Some irony here, I had wished we lived in Santiago, where the "action" is...or on the coast. It turns out, this was a better place to be.

The house that was built here a couple years ago is perfect, no damage whatsoever. It is cement and brick design with heavy re bar throughout. Now we know how it will fare in an earthquake at least. we had only books toppled (but not the bookcase), the wine bottle on my bedside crashed to the floor(hey, nothing like a glass of good Chilean red wine before sleeping!) and some things scattered to the floor. A little clean up in the morning but really less than you would imagine. I keep my plates and glasses in the upper cabinets and not a one broke so (even though Chileans told me not to), it's okay after all.

There are many people looking for people and cell phones were mostly knocked out. Yes, cell phones and most people here use only cell phones. Google has a people finder here and Allchile is helping with the location of the missing here

Many messages like this... "am searching for info about my father Joop Wisse in Chillan.I am very worried about him, and want to know if he is alright." followed by messages of those looking and then....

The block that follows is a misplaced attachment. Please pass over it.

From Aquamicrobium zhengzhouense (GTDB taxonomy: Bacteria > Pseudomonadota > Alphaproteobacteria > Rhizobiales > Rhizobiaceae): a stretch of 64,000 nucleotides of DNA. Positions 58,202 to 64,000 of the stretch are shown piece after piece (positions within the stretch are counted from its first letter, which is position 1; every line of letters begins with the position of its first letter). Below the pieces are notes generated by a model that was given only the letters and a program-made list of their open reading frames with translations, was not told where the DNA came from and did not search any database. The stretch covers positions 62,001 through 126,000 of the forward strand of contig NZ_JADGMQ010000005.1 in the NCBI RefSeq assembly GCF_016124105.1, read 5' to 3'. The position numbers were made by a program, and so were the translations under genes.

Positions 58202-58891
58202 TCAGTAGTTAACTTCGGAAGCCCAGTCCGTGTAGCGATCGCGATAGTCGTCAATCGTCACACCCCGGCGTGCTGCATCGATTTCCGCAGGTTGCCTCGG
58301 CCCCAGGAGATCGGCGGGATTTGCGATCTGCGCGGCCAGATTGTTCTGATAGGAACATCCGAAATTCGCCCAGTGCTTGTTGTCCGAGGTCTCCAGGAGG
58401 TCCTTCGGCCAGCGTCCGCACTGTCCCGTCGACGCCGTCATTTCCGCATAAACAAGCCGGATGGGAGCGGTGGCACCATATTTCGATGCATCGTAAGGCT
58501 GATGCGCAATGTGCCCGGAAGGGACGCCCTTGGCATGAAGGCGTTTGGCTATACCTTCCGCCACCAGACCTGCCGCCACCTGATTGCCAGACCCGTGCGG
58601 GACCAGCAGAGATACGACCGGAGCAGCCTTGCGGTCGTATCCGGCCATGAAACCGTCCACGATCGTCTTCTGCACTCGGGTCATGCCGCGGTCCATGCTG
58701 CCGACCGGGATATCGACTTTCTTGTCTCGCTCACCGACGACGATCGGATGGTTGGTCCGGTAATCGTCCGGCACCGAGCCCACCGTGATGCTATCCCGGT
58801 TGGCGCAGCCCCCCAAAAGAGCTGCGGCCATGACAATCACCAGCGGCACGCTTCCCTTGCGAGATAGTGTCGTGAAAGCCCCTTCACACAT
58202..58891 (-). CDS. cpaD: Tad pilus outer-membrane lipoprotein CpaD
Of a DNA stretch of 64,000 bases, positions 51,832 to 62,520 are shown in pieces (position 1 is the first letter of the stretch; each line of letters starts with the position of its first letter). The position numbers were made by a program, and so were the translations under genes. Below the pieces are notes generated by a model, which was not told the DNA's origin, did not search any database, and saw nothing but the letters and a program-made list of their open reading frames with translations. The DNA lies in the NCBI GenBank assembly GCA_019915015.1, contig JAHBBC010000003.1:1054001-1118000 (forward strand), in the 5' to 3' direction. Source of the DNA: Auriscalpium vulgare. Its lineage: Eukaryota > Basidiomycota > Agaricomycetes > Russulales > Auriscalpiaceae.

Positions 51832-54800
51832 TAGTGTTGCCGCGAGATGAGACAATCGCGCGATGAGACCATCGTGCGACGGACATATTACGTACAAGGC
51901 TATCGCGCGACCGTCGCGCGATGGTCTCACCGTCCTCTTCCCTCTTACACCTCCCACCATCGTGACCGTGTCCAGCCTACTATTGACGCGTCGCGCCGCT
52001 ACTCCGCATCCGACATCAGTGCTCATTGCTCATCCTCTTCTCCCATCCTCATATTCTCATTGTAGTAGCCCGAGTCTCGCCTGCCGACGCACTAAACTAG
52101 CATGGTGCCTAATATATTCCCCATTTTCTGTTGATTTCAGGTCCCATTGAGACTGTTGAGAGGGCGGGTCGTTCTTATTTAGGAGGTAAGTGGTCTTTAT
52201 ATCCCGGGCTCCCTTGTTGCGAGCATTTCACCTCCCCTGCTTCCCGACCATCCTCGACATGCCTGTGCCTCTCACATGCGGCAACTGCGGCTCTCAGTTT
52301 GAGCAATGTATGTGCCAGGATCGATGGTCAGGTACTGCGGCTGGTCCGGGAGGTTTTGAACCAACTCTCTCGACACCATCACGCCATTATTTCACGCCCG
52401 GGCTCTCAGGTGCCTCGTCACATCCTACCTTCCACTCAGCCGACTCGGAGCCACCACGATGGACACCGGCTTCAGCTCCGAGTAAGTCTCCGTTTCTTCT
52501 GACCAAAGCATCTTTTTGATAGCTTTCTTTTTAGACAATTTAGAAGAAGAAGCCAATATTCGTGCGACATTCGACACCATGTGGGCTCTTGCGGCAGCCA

"Thanks, the only thing i can do is sit and wait...and thats not easy.

I hope that my dad is allright and that i soon will hear from him.."

Some other assorted bits from stories:

President Michelle Bachelet said Sunday that the death toll had reached 708 and was likely to rise. She also issued an order that will send soldiers into the streets in the worst-affected areas to both keep order and speed the distribution of aid.She called the magnitude-8.8 earthquake “an emergency unparalleled in the history of Chile.”

I saw her speak on TV here and she looked so tired and sad.

Some 100 aftershocks were recorded in Chile of magnitude 5 or larger, according to the NEIC. The largest had a 6.9 magnitude. The Chile temblor's aftershock zone—the length of the affected faultline—stretches for 375 miles, far longer than the 37-mile aftershock zone in Haiti.

The aftershocks, although we haven't felt the 100 but there are many, are still frightening. A rumble, a slight trembling and I stop and wait...and hope...